As an institution that prides itself on being innovative, Philadelphia University works hard to do more than pay lip service to improving what goes on in the classroom. By leading a wide range of recent research on ways to improve teaching and learning in new and impactful ways, PhilaU faculty are clearly demonstrating their commitment to putting students first.
Since 2006, more than 30 PhilaU faculty members have conducted pedagogical research, publishing their findings in more than a dozen journals and presenting at some 60 conferences.
“In the last 10 years, a field of research has emerged that is called ‘the scholarship of teaching and learning,’” said Marion Roydhouse, director of the Center for Teaching Innovation and Nexus Learning at PhilaU. “What we’re seeing on campus is an example of an increasing focus on experimenting with teaching and conducting action research in classrooms. It’s not enough just to say we are a teaching school. Philadelphia University is making a conscious effort to make effective teaching a serious and highly valued endeavor.”
Roydhouse led the second annual Celebrate Teaching Week at PhilaU last month, which included more than 45 workshops and discussions about ways to improve teaching and student learning. The sessions drew from PhilaU’s growing pool of expertise in the area, with the nearly 40 presenters coming from all three Colleges, the Paul J. Gutman Library, Office of Information Resources and the University administration, including President Stephen Spinelli Jr., Ph.D.
The Celebrate Teaching Week keynote panel featured the in-house expertise of six PhilaU faculty members who were interviewed by Katharine Jones, associate professor of sociology, and Susan Frostén, associate professor of architecture. Jones and Frostén serve as Nexus Learning advocates for their Colleges.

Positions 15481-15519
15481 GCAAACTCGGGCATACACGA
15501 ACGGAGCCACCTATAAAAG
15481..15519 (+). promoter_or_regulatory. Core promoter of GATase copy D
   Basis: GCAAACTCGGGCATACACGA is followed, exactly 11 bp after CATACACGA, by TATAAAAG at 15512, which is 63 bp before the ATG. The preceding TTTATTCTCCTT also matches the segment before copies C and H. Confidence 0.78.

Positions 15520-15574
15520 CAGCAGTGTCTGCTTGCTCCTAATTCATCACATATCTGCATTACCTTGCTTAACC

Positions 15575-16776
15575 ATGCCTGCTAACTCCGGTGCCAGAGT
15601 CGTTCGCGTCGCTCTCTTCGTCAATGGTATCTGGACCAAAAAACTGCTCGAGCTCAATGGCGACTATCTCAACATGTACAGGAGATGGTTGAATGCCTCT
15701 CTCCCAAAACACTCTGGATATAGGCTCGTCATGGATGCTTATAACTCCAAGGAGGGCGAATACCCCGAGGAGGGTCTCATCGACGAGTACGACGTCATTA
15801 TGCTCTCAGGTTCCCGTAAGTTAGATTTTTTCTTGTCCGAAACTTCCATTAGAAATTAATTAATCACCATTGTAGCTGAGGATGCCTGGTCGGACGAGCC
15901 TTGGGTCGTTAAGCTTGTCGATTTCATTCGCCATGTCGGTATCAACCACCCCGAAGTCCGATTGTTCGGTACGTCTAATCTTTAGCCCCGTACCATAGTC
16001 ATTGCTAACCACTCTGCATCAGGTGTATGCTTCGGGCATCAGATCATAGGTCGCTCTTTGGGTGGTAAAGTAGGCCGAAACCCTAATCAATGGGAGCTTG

Each of the faculty members shared their experiences and conclusions from research done through the University’s Nexus Learning grants program, which funds faculty work that supports PhilaU’s signature approach to teaching and learning, which is that leads to active, collaborative, connected to the real world and infused with the liberal arts.
Jeff Ashley, associate professor of chemistry, a Nexus Learning grant recipient who has also received funding from the National Science Foundation to conduct research on improving science-related teaching methods, talked about his work to revise the general chemistry course for non-majors. Ashley and adjunct faculty members Niny Rao and Crystal Smith revised what had been a passive, lecture-based course into a more active and engaging experience for students.
“The new approach was closer to the studio model. It was much more active, and we found students were significantly more engaged,” Ashley said. “One of the professors teaching the course said she could never go back to teaching the course in the traditional way. That’s the kind of outcome we want.”
Other panelists included Meriel Tulante, assistant professor of Italian; assistant professors of architecture Chris Harnish and Kihong Ku; Kim Douglas, assistant professor of landscape architecture; and Leslie Samoni, assistant professor of fashion industry management. Their Nexus Learning grants funded research on projects ranging from teaching collaboration skills to using e-portfolios to demonstrate student learning and self-reflection.
“We’re implementing the findings of this research across the University in a serious way,” Roydhouse said. “Many colleges talk about teaching, but we are making strides to be a leader in learning-centered education by supporting faculty research and innovation.”